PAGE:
Monthly Turfgrass Roundup: November 2014
"We knew that the results of the survey and of the new nutritional guidelines that resulted from it might attract attention, and even controversy, because they represent a significant departure in the philosophy and practice of turf nutrition"

The importance of irrigation water testing

Brad Burgess wrote:

I would appreciate your thoughts and comments re this water test. I just read your PACE Turf Article and thought I would run this by you. It could be a nice study for you re salt tolerance in Zoysia …

Never seen water this bad before and tested it after the fact. 

Others have said this water is not even suitable for Paspalum … 

Look forward to your comments. Also attached some photos … at 90 days after planting.

This water had electrolytic conductivity (EC) of 1.4, pH of 9, calcium at 4.7 ppm, magnesium 3.7 ppm, and sodium 314 ppm.

I responded:

Thanks for the photos and the water test.

Photo of turf at the site being grown-in with this irrigation water.

The grass looks great. And that is a pretty poor water. It would be an interesting site to do some tests.

My thoughts on the water -- the 2 most important things to look at are total amount of salt (EC) and SAR [sodium adsorption ratio]. 

EC is what one looks at to see the effect salt in the water is going to have on the grass, how that may accumulate in the soil, and how much extra water will be required to keep the soil salts at a level the grass can tolerate.

For the salt content, it isn't too bad. The leaching requirement [for more about leaching requirement, and how to make these calculations, see this handout] for zoysia using that water, if I use a soil EC tolerance level of 8 ds/m, is 0.037, so the amount of extra water required is minimal, ET / (1 - 0.037). But if the soil structure would deteriorate, then one couldn't leach to maintain the soil EC at 8, and then the salt would damage the grass. As a comparison, the irrigation water at [golf course name redacted] has had 4 times as much salt as this water, and Tifeagle can still be maintained to a high level, as long as one leaches properly.

SAR is what one looks at to see how the sodium may cause a problem with soil structure.

I think [this lab’s water test is flawed] because it does not provide the SAR directly, forcing the customers to calculate it themselves, while emphasizing [less relevant data]. 

For this particular water, the SAR is about 26, which is especially bad for soil structure, especially because the water doesn't have a high salt content. One expects the regular use of this water to cause problems with soil structure (unless it is a sand rootzone) over time, exhibited by slowing of water infiltration. This problem can be addressed by regular applications of gypsum. The amount of gypsum to apply is based on the amount of sodium added in the water, or based on the ESP of the soil. Gypsum can be applied at pretty high rates, like 200 to 400 g/m2. I make a rough calculation that for every liter of water added, one should apply 1.5 g gypsum/m2 to prevent soil structure problems. So if 150 mm of water were added in a month, that would be a 225 g/m2/month gypsum requirement.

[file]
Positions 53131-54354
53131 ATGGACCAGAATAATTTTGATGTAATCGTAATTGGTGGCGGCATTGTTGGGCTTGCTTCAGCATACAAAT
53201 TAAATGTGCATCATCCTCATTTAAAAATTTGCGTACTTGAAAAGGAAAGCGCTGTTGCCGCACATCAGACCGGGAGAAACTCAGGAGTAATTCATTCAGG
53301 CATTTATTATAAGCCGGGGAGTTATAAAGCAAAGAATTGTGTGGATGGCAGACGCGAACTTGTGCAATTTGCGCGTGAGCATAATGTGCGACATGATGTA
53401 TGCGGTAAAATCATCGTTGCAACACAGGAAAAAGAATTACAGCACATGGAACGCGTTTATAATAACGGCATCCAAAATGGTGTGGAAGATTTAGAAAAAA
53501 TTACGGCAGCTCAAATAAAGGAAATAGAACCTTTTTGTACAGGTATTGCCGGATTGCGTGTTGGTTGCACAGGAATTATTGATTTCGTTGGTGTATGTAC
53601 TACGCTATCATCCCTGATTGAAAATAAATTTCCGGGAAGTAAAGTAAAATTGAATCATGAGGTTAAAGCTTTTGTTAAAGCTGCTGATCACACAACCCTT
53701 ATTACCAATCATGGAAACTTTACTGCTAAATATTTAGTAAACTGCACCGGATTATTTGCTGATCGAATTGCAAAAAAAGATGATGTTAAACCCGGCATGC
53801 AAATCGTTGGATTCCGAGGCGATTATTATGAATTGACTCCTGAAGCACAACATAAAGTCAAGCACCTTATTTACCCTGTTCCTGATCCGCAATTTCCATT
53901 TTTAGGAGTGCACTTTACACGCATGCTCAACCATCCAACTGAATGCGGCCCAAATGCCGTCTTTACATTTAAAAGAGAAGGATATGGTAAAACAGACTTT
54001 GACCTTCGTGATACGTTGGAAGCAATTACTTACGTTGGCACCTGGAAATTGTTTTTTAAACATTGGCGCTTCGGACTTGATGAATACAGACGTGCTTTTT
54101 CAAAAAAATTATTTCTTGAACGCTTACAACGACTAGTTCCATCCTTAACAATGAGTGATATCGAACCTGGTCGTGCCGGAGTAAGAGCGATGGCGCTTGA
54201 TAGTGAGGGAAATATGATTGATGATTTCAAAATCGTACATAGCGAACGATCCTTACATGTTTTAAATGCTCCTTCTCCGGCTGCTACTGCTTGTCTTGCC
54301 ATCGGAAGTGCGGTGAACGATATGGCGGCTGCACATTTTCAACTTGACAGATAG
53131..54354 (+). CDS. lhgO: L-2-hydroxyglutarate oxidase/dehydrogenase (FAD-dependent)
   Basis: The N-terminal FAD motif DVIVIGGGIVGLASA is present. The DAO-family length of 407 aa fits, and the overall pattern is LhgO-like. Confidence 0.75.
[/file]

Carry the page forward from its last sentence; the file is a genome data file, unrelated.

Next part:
To summarize, I'd be concerned about soil structure with this water, would apply 1.5 g gypsum/m2 for each L of water that was applied, with that being done to prevent soil structural problems (disregard that advice on a sand rootzone), and I would make sure that slightly more water was applied than ET, to prevent salinity problems.

I’d like to emphasize three things.

1. It is really important to test the irrigation water. Because Brad had this water tested, he can identify and prevent potential problems. What is in the water is invisible. Many sites have water that is perfectly fine, and a test will confirm that. For locations with high salinity or high SAR, that problem is invisible in the water, until there are visible problems on the turf, and by then it is way too late.

Seashore paspalum has died at this site where salt has accumulated in the soil. This problem can be prevented by knowing what is in the water and then carefully managing the salinity through leaching.

2. Make sure the water is being tested for the right things. One needs an irrigation water suitability test. A comprehensive guide for this is Harivandi’s Interpreting Turfgrass Irrigation Water Test Results. In that, he writes:

When irrigation is applied to the soil, the best indicator of sodium effect is a water’s Sodium Adsorption Ratio (SAR), a value which should be provided in all laboratory water analyses. 

3. If for some reason SAR is not reported, one can calculate it from this equation:

\[SAR = \frac{Na}{\sqrt{\frac{Ca + Mg}{2}}}\]


SAR is sodium adsorption ratio

Na is the sodium concentration of the water in milliequivalents per liter

Ca is the calcium concentration of the water in milliequivalents per liter

Mg is the magnesium concentration of the water in milliequivalents per liter


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